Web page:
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Originally posted by loam
reply to post by MathiasAndrew
I shudder to think what this poor animal endured to acquire this skill.
Originally posted by MathiasAndrew
reply to post by loam
I actually have heard that the Elephants enjoy painting. They are also treated much better by the trainers in those villages than they are in any zoo.
All artists learn from teachers and practice, practice, practice. I do understand that it is possible to train them to paint. But not much different from teaching a child how to play the piano.
Stop Elephant's Painting - it uses inhumane methods
Most abuse is done in secret and behind closed doors.
But there is a growing phenomenon in Thailand and other parts of the world where elephants are trained to paint using deliberate abuse and torture. Many people include celebrated international art galleries see this as a beautiful thing and even an aid to conservation. That it is not!!
Except for a few notable organizations in India and Thailand all elephants used in the tourist industry are trained using a system which involves negative reinforcement by tying the baby elephant down so its legs are fully strength then literally beating it until is spirit is broken or leaving it in a locked cage without food or water.
In Thailand this training method is called Phaa-Jan which literally means breaking the spirit. See National Geographic site for more details: news.nationalgeographic.com...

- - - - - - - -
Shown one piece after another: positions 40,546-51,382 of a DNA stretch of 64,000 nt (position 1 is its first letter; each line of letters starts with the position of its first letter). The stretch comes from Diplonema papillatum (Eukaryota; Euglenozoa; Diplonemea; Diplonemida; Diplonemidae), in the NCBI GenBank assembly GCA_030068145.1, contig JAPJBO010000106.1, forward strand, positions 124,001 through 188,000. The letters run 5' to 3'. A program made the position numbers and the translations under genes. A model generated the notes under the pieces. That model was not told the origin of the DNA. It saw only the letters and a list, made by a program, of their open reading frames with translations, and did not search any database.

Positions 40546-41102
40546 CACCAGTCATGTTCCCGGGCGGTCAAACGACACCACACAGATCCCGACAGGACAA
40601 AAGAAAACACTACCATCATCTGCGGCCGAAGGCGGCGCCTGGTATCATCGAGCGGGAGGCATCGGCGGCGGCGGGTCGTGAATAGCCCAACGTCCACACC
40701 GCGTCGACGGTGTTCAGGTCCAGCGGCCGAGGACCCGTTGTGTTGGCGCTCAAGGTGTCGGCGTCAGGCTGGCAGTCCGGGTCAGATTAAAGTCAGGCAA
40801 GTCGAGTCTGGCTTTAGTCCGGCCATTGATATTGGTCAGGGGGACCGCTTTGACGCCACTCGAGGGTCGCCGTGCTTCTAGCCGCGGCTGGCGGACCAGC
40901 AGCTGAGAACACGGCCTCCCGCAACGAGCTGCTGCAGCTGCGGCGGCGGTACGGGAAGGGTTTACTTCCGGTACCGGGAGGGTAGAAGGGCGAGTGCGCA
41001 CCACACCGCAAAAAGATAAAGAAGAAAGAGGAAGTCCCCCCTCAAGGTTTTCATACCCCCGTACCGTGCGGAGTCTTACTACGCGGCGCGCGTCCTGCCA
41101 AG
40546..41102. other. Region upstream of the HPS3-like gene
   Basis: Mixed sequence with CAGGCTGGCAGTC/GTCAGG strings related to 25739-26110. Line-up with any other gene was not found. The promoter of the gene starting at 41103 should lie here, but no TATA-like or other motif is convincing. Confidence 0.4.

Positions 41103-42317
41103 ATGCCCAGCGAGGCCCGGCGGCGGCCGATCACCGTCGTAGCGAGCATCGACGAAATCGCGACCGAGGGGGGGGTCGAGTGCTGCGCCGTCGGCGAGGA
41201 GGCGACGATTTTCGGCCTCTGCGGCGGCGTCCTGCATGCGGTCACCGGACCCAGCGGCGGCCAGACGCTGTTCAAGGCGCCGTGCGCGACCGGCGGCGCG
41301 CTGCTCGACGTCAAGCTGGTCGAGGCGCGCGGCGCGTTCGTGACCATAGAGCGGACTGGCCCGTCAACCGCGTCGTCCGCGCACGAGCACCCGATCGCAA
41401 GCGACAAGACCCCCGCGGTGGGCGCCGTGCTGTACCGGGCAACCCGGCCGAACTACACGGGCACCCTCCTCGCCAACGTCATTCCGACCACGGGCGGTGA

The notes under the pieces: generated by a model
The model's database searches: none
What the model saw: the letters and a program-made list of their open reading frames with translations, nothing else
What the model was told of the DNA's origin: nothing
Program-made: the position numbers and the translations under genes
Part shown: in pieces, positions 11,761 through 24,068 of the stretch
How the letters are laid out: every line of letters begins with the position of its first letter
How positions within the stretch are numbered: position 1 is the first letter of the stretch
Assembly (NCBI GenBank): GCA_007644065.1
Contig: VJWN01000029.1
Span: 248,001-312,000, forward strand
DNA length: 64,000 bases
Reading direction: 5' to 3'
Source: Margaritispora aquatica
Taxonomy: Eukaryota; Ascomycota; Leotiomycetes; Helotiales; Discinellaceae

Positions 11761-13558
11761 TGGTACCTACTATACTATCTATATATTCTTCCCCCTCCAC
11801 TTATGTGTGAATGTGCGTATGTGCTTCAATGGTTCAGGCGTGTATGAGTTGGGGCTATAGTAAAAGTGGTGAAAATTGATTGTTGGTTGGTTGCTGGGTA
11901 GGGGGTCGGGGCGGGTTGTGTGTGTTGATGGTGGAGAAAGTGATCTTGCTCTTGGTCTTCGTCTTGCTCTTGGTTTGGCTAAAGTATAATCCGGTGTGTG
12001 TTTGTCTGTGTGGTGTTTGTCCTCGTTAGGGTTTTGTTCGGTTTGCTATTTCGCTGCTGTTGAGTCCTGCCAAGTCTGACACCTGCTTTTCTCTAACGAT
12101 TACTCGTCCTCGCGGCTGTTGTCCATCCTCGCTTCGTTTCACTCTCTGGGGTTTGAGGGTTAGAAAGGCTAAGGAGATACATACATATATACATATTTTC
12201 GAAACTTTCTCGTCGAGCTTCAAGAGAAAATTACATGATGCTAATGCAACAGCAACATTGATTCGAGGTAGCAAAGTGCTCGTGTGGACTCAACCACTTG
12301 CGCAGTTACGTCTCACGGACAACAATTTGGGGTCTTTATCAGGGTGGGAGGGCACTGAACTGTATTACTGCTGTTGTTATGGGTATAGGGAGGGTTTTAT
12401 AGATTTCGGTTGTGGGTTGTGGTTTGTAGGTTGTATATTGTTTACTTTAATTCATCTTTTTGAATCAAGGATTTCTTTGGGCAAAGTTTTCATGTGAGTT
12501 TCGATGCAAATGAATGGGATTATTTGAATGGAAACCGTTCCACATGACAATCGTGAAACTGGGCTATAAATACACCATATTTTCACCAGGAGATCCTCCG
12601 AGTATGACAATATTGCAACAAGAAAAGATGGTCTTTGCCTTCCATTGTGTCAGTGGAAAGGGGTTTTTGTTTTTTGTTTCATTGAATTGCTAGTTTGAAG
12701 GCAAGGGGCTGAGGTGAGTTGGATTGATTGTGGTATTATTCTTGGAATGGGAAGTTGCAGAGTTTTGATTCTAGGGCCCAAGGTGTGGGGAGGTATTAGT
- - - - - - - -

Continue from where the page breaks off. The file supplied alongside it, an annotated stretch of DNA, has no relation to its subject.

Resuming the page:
Teaching it to paint is achieved by issuing voice commands whilst stabbing the trunk with a sharp nail. It the poor 3 year old do not take the instructions easily a metal hook is sometimes driven into its bleeding head, literally forcing it to learn.
Why elephants paint
"Painting elephants" has taken off as an attraction in Thailand and has been popularized by the well-meaning efforts of two Russian artists who endeavored to sell elephant paintings to “save them.”
From the artists’ own accounts of their endeavors, it is revealed that indeed many if not most painting elephants in Thailand are young elephants who have been taken from their mothers and “trained” to perform various stunts for tourists with painting being one more stunt.
The artists recalled that many if not most Thai elephant handlers called “Mahouts” are “indifferent” to their elephant charges. Treatment varied from mahouts that shouted at elephants who failed to paint to those that gently encouraged their elephants to paint.
However,in every picture I have seen of “painting elephants,” the mahouts hold at hand a ready bullhook —evidence of a fundamental reliance on abusive training methods.
Elephants were also frequently chained to posts while they painted. In addition, at all of the facilities with painting elephants, the elephants were force to perform circuslike tricks for tourists. Such stunts are traditionally achieved through fear, force, and intimidation.